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Comment Re:Unimpressive performance. (Score 2) 133

Scan through a big folder of 20MP+ photos, what happens to your application cache? Quite possibly evicted.

Intel is probably smart enough to use a hybrid MFU technique rather than MRU. They might set aside a portion or percentage for MRU to speed up ongoing operations, but I don't think they're dumb enough to run the whole cache on that basis.

Comment Re:Er - I'm awake and notice this (Score 2) 213

The easiest way to see price discrimination is to go to the rich side of town and go to the grocery store. Observe the price of milk, hamburger, cheese and gasoline. Now to to the poor side of town, repeat.

OK, I'll bite. The poor side of town has a Grocery Outlet and a local market called a Bruno's. The expensive side of town (such as it is) has a Safeway. Guess what? The prices are better on the cheap side of town. What were you trying to prove again? (Also, our Safeway is fucking disgusting. About half the time you walk in there, you can smell the fish counter... ACROSS THE STORE. And sometimes it's gackworthy. I wouldn't even go in there if my landlord's bank weren't in there.)

What I do notice is that gasoline is often cheaper in more affluent neighborhoods. But that's because those people are willing to drive to somewhere else to fuel up. It's not magic.

Comment Re:Progress (Score 2) 157

Slashdot is making progress. I'm glad to see a discussion on electric cars on this forum where no-one is whining "electric cars will never work, you can't go more than 200 miles without needing to refuel... customers don't want electric..." etc,etc,et.

Yes, it is truly sad how many Slashdotters are so vastly behind the times. They should really fuck off back to CNET where they apparently came from

Comment Re:Okay, but... (Score 1) 157

The US should do similar to put an end to all of these competing charging formats and vertical markets. It's not like Tesla will lose out because they stand to profit regardless of which vehicle is charging at their stations.

You are Just Plain Wrong. The Supercharger network is a competitive advantage. Since no one else offers that, and no one else can charge at those points, as long as Tesla has it and nobody else does, it is a significant inducement to buy Tesla instead of something else. Thus, this is the time for Tesla to lobby against such a move. When other makers have similar networks, then Tesla will want to lobby for charge connector standardization, because that will force them to let Tesla customers use any charger. Once it's no longer a competitive advantage, then it becomes a drawback. Right up until then, it's a massive benefit and they would have to be total idiots unqualified to operate any business to change that part of their game plan.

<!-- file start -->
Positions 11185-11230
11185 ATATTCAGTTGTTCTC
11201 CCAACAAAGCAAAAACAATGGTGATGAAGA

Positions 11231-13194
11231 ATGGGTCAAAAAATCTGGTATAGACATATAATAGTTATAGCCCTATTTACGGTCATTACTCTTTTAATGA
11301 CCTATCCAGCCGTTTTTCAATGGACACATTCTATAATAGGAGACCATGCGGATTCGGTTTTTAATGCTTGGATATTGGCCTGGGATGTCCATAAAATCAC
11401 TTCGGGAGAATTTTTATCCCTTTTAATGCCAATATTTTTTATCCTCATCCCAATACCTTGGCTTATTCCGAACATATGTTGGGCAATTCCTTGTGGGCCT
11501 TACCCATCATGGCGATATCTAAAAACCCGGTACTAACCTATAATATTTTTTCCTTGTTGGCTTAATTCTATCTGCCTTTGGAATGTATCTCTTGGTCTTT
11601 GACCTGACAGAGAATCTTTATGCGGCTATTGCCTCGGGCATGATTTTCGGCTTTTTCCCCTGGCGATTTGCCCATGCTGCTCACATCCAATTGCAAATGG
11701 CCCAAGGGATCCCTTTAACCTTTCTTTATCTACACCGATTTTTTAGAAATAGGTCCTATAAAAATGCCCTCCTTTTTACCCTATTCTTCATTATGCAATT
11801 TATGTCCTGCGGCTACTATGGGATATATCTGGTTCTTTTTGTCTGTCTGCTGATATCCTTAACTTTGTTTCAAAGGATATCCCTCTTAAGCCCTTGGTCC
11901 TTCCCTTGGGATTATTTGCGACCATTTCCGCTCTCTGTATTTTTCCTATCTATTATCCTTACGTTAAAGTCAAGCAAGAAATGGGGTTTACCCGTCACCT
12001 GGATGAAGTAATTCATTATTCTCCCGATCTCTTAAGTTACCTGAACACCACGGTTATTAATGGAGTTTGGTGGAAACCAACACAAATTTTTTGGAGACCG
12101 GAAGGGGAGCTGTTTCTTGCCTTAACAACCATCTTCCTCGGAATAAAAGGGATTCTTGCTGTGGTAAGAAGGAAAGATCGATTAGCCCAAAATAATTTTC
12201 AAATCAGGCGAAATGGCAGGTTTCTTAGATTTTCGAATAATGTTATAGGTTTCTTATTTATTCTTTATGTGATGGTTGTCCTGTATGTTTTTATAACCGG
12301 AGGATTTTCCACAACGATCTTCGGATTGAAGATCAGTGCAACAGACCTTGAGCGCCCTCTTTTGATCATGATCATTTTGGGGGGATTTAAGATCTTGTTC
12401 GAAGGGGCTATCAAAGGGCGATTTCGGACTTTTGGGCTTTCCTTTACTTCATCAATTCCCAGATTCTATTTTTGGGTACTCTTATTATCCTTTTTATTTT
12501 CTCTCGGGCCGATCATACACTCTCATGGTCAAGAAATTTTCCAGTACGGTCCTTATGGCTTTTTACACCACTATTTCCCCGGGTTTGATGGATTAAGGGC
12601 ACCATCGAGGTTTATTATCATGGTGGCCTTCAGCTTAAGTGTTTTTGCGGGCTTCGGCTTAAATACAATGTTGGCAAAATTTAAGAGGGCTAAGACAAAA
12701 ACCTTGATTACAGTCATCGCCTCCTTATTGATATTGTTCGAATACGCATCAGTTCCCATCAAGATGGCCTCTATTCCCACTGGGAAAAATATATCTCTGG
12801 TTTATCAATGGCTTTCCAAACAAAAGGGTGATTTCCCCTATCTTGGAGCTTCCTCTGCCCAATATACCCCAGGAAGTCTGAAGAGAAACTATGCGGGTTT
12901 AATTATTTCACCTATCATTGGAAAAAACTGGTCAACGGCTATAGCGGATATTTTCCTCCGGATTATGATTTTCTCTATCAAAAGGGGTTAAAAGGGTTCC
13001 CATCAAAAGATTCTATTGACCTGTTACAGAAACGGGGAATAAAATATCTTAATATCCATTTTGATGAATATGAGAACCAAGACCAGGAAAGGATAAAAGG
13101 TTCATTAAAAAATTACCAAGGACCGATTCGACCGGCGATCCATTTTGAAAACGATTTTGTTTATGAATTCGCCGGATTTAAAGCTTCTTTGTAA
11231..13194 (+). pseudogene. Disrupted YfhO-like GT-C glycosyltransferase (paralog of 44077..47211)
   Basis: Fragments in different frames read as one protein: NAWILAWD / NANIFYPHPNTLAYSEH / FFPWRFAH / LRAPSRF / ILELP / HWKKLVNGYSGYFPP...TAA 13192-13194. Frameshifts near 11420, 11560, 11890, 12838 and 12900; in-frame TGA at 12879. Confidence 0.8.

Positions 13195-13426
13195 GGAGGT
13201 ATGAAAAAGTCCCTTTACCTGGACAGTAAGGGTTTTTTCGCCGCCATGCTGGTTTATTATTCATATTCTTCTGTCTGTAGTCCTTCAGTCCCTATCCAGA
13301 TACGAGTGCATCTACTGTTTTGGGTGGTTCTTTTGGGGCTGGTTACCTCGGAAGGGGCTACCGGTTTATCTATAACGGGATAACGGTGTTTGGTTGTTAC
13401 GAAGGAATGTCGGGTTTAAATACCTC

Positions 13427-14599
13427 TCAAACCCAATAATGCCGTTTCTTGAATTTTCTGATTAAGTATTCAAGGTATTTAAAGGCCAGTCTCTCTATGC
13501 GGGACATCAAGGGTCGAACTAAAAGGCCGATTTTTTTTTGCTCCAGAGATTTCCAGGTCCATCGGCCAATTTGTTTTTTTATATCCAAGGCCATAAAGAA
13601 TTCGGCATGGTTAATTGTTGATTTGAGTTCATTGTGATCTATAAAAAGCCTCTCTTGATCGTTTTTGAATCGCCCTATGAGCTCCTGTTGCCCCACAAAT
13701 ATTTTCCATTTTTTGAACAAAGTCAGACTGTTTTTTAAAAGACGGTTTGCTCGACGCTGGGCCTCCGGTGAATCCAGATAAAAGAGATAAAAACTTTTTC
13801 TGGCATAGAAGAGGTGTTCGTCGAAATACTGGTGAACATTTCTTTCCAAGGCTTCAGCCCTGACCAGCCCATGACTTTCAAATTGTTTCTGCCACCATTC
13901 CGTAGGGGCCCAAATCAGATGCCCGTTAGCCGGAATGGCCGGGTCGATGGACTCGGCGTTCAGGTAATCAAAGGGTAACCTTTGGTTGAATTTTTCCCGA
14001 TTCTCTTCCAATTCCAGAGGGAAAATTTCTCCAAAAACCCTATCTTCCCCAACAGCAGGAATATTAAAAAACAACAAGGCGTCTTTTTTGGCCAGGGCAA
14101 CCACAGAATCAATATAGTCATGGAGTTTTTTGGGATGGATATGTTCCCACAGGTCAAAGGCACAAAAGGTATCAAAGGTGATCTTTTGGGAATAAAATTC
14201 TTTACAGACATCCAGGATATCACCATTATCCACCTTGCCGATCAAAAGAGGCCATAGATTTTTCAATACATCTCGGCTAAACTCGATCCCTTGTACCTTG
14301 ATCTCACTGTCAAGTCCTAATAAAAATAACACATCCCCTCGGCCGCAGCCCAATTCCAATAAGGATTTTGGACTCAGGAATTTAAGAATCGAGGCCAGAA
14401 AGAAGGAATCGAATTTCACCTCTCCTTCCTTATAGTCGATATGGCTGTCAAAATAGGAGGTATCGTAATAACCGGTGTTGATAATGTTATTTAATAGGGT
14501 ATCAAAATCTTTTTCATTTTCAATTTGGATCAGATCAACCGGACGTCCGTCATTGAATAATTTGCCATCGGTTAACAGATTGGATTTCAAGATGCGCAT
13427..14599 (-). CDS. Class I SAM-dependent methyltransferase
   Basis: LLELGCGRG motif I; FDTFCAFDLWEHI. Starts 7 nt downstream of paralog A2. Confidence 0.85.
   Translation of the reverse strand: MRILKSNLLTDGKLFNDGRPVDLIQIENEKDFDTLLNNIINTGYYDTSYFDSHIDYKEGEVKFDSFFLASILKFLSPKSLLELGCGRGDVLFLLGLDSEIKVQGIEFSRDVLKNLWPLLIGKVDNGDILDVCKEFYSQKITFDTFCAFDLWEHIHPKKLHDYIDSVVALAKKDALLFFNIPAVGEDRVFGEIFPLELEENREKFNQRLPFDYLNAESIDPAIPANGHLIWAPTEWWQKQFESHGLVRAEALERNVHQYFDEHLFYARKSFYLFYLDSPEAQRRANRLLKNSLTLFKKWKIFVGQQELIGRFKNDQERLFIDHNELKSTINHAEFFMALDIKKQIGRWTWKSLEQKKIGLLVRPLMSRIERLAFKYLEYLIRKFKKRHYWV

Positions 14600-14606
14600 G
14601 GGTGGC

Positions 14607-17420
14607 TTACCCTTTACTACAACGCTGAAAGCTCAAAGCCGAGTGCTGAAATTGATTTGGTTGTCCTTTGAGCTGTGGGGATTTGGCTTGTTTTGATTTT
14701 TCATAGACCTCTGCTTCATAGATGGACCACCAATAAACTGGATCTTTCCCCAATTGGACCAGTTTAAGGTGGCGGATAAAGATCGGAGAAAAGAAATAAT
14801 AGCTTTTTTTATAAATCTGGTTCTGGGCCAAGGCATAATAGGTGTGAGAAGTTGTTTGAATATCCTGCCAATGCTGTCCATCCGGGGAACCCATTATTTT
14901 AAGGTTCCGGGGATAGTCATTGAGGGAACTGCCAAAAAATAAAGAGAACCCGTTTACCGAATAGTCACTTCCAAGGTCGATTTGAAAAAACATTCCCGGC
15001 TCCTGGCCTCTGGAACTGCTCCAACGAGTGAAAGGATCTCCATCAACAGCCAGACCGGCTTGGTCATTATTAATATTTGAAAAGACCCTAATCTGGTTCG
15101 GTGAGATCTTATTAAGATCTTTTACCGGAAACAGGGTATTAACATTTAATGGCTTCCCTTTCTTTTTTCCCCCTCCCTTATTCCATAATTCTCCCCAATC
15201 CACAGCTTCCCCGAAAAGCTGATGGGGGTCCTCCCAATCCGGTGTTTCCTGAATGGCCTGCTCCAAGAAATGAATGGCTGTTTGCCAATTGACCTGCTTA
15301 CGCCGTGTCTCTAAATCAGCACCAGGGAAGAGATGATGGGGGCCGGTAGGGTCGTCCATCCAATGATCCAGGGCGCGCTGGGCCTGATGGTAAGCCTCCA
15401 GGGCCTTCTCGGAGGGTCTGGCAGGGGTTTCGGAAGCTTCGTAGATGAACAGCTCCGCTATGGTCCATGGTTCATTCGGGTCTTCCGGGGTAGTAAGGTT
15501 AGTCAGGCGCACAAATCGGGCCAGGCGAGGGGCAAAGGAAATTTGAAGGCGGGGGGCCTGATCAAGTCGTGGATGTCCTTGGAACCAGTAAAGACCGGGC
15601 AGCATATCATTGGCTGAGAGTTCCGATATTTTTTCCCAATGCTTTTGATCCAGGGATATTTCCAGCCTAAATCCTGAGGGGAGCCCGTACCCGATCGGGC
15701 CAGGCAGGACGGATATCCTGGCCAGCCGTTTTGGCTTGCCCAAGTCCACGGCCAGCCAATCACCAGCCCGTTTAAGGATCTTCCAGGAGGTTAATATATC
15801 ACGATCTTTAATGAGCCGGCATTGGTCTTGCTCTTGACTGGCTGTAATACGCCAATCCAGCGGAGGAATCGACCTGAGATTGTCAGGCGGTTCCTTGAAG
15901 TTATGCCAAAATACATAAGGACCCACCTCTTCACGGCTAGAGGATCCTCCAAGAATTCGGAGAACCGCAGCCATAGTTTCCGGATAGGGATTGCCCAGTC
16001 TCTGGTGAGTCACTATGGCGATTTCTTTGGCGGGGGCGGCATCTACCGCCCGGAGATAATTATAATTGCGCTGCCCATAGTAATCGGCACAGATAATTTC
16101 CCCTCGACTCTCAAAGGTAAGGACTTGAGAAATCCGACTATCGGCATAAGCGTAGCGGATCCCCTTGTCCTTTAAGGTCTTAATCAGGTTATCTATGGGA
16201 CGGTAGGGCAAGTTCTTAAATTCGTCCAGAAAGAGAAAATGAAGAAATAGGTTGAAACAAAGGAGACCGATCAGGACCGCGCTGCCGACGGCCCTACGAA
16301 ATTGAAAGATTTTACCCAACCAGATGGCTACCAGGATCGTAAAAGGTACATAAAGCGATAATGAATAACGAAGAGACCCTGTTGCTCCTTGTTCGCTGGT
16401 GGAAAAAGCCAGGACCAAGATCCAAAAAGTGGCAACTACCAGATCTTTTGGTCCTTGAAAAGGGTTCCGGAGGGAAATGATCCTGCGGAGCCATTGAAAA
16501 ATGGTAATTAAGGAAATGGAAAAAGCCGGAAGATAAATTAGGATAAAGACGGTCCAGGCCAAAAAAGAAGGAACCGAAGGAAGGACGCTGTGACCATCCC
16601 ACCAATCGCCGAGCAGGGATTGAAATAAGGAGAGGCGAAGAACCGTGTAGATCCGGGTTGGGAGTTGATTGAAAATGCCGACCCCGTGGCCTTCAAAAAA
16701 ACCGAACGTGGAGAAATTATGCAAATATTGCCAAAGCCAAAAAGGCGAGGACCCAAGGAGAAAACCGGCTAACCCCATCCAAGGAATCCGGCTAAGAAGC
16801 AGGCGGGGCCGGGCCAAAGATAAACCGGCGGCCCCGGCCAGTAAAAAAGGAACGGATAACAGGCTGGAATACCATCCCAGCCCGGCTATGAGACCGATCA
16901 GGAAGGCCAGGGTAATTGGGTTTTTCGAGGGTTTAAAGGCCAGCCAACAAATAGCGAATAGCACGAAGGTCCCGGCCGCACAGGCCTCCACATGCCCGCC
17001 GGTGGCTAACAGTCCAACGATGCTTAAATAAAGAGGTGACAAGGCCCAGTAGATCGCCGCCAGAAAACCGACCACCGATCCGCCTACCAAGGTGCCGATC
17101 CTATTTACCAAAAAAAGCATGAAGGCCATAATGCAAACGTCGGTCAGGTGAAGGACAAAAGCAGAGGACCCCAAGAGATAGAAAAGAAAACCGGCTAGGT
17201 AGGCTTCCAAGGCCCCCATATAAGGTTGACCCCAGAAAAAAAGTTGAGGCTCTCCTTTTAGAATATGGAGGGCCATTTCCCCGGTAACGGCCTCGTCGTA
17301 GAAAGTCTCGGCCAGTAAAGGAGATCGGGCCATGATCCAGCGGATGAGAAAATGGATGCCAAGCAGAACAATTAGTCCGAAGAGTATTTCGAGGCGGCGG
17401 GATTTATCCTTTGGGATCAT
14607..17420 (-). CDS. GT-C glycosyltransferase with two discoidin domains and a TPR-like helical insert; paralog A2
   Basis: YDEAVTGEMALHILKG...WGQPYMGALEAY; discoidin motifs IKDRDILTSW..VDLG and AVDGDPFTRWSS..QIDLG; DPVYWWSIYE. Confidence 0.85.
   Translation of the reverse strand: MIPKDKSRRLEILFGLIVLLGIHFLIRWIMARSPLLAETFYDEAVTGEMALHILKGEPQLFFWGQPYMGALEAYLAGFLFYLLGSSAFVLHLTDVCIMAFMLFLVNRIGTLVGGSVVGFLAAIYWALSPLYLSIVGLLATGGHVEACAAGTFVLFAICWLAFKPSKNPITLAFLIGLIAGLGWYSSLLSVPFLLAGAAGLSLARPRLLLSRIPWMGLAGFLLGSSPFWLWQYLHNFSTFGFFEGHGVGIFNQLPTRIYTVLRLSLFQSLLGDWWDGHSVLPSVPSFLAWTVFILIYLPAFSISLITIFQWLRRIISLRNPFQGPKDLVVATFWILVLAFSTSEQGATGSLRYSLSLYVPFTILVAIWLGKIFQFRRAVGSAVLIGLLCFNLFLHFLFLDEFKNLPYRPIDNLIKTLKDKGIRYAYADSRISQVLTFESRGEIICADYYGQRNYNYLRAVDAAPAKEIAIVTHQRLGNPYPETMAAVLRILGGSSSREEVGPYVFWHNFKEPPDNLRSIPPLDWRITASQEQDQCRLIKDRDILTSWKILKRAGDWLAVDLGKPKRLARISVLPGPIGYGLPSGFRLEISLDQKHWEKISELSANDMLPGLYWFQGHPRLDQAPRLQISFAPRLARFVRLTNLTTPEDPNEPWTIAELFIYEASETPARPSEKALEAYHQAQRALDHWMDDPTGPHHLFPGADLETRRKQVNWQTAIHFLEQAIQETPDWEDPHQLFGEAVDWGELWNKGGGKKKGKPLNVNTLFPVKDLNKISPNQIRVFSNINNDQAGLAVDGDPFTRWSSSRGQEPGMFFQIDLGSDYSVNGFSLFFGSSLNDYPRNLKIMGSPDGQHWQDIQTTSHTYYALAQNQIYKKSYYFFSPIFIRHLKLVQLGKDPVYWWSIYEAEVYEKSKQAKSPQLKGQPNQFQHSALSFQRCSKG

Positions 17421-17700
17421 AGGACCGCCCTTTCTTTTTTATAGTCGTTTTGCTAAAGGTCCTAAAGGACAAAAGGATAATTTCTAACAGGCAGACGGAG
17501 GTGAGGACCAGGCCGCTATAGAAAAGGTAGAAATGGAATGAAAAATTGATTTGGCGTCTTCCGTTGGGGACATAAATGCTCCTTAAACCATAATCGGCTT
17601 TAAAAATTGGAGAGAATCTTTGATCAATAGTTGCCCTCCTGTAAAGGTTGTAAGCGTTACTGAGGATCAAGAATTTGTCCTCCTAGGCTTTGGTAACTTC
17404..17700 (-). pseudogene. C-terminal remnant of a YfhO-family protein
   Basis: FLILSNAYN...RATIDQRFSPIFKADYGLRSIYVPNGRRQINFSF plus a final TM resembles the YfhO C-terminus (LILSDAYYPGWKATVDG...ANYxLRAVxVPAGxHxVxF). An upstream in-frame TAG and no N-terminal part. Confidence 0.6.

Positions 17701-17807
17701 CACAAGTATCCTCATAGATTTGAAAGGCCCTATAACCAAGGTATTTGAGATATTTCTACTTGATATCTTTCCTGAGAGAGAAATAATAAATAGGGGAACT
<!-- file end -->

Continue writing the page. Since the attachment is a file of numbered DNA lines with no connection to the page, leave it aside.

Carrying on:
Comment Re:Verizon (Score 1) 195

I take trips with my buddies each year where we fly to a big airport and drive around 1500-2000 miles round trip from there into rural areas on back roads.

We are a great cross-section of providers with Tmo, ATT, Sprint and VZW. I was the only one with service for the entire trip the last two times (NE states and NW states). ATT was next best. Sprint was the worst and Tmo was next.

My family takes a ~3000 mile road trip every summer. I've only been out of service once or twice in 7 years and those were in rural areas of Alabama or Oklahoma (IIRC).

I wouldn't give up VZW for anything.

Comment Agreemsg (Score 1) 147

It's more of a flying motorcycle, except without any of the advantages of a motorcycle. Presumably the advantages of being able to fly outweigh them, but if you're only allowed to operate over water, you'd probably be better served by a boat. It's a toy. The only time it seems like it would have any actual utility is if you live in some place where you're not allowed to move quickly on the water, but they'd still allow you to operate one of these. Which I suppose could exist... somewhere?

Security

Wall Street IT Engineer Hacks Employer To See If He'll Be Fired (bleepingcomputer.com) 192

An anonymous reader writes: A Wall Street engineer was arrested for planting credentials-logging malware on his company's servers. According to an FBI affidavit, the engineer used these credentials to log into fellow employees' accounts. The engineer claims he did so only because he heard rumors of an acquisition and wanted to make sure he wouldn't be let go. In reality, the employee did look at archived email inboxes, but he also stole encryption keys needed to access the protected source code of his employer's trading platform and trading algorithms.

Using his access to the company's Unix network (which he gained after a promotion last year), the employee then rerouted traffic through backup servers in order to avoid the company's traffic monitoring solution and steal the company's source code. The employee was caught after he kept intruding and disconnecting another employee's RDP session. The employee understood someone hacked his account and logged the attacker's unique identifier. Showing his total lack of understanding for how technology, logging and legal investigations work, the employee admitted via email to a fellow employee that he installed malware on the servers and hacked other employees.

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